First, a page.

My journey to understanding and wanting to be Stoic began fairly recently. Perhaps it’s true that with age and wisdom, one gets more philosophical about life and living. In any case, I was fortunate to be introduced to a book called The Obstacle Is the Way by Ryan Holiday a few years ago. It literally changed my perspective about living and especially about how to deal with the lemons that life throws us.
I was enamoured enough about this book of learning that I wrote a post about it back in 2014. It taught me how to react to anything in life, good or bad. I’ve practiced what I have learnt and over time, it has become a more normal way of thinking and acting. I know people who go to see “gurus” to learn about life and living. To me, this book and everything I have read and learnt about stoicism since then has been my best guru about life.
The author based this so very easy to read book upon all of his readings of a single book himself – Meditations by the Roman emperor Marcus Aurelius. And from everything in this book, a single paragraph formed the core of this philosophy:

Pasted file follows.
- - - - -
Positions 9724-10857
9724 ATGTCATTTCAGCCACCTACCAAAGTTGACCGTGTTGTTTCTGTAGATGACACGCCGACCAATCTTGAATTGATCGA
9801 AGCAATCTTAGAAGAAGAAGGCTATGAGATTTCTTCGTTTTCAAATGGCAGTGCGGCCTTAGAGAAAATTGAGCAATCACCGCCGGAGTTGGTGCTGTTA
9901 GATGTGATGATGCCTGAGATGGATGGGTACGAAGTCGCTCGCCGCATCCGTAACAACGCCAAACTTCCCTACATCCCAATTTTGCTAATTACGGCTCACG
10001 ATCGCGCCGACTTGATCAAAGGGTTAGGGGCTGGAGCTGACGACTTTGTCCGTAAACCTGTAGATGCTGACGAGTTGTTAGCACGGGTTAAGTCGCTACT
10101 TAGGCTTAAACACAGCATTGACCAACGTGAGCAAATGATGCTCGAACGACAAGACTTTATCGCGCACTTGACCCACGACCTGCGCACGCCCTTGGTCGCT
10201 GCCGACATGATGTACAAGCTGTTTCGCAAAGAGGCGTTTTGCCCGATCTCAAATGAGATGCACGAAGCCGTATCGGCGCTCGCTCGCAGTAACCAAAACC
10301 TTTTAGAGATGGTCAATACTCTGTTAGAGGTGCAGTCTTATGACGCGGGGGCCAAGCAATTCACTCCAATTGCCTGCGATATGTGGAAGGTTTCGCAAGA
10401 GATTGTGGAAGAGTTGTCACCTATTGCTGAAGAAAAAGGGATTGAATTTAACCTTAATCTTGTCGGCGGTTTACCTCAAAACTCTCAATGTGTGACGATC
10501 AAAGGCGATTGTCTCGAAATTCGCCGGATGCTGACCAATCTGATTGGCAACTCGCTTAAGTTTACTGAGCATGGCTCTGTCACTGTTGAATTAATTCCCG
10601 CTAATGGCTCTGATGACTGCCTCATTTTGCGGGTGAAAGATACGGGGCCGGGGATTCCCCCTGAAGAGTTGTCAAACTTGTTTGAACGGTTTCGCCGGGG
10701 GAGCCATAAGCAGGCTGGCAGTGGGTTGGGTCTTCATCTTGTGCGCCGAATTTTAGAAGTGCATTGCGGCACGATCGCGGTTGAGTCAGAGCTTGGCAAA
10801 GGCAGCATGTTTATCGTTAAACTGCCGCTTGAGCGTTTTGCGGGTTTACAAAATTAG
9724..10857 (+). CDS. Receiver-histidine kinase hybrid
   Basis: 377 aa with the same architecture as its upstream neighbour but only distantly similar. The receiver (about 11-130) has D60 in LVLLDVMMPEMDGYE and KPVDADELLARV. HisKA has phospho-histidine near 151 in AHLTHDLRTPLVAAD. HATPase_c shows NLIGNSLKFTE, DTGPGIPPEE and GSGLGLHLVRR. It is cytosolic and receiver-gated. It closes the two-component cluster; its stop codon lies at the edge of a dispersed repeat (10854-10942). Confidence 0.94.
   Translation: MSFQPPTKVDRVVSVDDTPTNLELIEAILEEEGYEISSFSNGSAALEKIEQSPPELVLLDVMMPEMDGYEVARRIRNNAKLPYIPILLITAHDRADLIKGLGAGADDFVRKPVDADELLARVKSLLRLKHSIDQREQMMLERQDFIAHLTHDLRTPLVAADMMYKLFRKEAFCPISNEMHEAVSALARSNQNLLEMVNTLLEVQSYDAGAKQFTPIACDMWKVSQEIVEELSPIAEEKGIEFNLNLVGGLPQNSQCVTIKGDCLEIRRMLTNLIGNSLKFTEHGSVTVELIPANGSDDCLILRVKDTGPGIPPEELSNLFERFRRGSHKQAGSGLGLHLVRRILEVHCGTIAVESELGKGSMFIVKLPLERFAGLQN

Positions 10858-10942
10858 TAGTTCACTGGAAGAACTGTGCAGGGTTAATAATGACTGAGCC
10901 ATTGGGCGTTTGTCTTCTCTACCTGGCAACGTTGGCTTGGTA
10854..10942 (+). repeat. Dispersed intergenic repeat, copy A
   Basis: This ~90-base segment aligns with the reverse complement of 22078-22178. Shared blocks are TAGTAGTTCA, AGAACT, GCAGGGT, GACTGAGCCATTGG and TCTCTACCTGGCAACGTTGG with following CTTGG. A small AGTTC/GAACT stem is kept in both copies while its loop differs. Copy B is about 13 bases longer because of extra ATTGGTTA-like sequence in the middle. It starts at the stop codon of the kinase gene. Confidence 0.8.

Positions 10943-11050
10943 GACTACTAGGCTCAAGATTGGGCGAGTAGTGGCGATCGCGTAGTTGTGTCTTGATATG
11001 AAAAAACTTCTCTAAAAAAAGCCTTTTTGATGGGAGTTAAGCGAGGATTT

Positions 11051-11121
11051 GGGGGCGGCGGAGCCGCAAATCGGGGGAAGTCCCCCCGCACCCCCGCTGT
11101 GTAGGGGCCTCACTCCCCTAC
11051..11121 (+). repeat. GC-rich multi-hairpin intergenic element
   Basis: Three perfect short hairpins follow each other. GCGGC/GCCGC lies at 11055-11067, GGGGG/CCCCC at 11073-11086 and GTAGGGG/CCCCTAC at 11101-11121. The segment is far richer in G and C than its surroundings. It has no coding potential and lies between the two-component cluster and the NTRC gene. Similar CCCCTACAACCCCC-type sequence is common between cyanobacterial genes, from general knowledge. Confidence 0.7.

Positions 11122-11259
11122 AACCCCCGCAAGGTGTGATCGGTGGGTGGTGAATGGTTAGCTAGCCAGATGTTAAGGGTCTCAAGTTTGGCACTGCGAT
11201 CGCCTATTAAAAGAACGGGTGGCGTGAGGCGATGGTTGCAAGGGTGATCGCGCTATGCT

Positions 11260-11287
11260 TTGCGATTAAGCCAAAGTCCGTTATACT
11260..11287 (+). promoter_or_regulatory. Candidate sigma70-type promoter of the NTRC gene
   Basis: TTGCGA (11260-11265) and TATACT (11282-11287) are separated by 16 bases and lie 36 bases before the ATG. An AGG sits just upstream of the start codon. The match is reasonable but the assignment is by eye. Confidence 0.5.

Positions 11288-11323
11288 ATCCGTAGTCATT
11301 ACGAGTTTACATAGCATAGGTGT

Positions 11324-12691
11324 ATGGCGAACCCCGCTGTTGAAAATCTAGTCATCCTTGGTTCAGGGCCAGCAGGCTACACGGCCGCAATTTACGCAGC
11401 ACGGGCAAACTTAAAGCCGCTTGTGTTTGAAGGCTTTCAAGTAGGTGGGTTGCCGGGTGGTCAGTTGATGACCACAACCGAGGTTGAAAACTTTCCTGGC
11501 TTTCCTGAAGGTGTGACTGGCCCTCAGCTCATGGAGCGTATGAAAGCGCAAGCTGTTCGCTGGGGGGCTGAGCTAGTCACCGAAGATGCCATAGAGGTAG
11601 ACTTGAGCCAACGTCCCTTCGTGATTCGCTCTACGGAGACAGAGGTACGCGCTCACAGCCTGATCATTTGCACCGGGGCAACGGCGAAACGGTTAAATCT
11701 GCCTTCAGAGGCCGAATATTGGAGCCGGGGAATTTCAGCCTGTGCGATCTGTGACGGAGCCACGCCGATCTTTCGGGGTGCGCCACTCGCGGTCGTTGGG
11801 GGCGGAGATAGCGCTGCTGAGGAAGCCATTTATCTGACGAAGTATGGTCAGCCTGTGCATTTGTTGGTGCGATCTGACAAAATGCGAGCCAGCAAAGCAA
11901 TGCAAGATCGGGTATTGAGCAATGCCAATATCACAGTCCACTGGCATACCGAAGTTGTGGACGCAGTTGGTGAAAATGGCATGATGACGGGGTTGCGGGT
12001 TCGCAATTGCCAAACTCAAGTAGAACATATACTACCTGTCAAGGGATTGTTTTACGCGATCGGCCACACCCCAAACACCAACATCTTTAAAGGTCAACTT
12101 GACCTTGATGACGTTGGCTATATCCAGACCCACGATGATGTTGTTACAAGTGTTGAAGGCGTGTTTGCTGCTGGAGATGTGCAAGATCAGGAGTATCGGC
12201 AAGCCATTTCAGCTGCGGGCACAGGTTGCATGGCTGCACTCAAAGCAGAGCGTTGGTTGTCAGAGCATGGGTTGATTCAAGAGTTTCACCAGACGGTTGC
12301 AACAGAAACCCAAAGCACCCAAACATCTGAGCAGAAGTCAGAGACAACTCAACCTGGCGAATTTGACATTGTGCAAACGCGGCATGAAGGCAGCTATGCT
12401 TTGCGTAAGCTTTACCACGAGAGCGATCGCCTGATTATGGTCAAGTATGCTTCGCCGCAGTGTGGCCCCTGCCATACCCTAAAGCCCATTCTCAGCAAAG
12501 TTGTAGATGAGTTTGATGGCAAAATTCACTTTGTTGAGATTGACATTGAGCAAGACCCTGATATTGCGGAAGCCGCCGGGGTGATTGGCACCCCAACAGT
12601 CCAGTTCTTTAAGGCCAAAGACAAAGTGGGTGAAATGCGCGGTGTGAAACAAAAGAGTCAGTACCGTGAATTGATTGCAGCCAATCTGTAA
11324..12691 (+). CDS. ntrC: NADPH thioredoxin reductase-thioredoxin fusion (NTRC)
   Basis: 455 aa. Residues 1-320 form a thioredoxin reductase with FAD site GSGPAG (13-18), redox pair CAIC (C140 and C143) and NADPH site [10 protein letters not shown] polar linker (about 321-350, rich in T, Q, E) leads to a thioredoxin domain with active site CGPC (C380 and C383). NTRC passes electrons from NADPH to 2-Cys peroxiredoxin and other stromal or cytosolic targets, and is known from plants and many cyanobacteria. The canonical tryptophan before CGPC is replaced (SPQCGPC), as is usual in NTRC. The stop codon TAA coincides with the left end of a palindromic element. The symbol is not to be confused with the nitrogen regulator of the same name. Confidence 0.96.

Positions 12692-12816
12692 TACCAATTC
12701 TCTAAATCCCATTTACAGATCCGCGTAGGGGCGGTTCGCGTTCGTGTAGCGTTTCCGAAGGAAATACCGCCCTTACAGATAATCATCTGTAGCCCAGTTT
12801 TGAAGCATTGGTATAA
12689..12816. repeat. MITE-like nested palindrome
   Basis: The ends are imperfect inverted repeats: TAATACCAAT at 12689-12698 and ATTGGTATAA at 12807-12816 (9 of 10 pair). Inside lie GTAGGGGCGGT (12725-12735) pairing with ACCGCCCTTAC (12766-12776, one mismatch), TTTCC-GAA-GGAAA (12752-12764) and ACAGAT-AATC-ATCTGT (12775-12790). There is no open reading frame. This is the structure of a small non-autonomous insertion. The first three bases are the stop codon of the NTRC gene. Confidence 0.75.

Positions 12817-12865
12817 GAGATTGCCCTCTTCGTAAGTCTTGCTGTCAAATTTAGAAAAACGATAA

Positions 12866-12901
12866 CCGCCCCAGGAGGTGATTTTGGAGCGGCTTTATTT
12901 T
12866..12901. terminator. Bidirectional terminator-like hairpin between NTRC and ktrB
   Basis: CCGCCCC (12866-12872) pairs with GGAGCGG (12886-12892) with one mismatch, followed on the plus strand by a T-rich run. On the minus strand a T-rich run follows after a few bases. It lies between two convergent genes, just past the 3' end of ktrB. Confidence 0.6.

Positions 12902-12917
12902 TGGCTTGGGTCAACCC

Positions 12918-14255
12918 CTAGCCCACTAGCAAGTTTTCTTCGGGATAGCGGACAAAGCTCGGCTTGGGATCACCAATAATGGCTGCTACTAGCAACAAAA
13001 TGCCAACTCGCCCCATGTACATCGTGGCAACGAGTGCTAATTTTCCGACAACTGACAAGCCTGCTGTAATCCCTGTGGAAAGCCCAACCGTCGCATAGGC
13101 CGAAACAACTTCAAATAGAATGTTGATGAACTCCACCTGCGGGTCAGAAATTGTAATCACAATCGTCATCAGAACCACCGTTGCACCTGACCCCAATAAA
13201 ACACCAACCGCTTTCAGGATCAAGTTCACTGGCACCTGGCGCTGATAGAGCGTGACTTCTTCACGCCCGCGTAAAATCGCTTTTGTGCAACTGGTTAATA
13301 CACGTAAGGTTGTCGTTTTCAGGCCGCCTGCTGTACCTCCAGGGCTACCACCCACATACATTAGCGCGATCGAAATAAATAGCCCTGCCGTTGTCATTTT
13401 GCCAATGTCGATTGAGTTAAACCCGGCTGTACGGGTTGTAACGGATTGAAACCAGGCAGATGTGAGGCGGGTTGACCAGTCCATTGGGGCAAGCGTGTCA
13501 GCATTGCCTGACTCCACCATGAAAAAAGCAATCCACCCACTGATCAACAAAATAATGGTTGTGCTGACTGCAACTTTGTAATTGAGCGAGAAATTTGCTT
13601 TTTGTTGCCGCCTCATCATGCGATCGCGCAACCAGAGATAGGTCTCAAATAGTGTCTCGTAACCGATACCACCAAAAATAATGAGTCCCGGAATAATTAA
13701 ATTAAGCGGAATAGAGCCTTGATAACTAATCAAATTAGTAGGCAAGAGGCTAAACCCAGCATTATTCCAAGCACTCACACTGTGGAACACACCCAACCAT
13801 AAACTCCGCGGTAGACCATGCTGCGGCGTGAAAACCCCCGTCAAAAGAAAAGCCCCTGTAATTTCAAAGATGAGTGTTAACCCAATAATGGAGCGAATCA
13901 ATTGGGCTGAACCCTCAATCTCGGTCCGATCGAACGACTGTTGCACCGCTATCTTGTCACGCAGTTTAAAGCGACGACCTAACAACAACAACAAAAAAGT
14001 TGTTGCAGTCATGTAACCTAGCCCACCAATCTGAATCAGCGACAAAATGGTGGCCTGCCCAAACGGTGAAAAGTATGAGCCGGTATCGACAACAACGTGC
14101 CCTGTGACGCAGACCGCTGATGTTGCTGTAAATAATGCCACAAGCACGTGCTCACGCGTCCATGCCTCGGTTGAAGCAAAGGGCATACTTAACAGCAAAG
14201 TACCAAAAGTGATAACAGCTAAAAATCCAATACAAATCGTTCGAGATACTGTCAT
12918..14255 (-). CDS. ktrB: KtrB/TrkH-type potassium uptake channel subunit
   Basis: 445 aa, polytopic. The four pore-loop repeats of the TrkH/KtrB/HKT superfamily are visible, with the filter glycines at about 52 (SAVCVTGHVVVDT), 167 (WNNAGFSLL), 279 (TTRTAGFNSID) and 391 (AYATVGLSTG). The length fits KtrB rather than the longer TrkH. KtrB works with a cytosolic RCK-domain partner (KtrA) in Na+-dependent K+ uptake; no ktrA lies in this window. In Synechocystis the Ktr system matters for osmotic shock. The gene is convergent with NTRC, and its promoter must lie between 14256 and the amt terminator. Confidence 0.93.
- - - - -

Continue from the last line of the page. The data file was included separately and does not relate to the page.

“THE IMPEDIMENT TO ACTION ADVANCES ACTION. WHAT STANDS IN THE WAY BECOMES THE WAY.”
— MARCUS AURELIUS
Can you read that once again and let it sink in?
Really. Sink. In.
I haven’t read Meditations but I was fortunate to get the Cliff Notes version created by a friend – he had taken the 45000 word tome and condensed it to the core principles in about 3000 words. Every word is meaningful! I am still learning. So, while I like to think that I am a Stoic, it’s fair to say that I expect to continue to learn, observe and practice. I am no more than an aspiring Stoic – and very fortunate to have discovered it in the first place.
If you think I am speaking gibberish when I talk Stoic or Stoicism, I encourage you to read this bit about what it means to be Stoic:
Ultimately, what this philosophy has taught me to do is to examine and turn every adversity I encounter, big or small, into opportunity and advantage. I try. It’s the first thing I do.
I can’t imagine anything else that can be so useful in life than this way of living – using obstacles to practice excellence.
Is it because I have had more than my fair share of failures and adversities?
Or is it simply that I am human?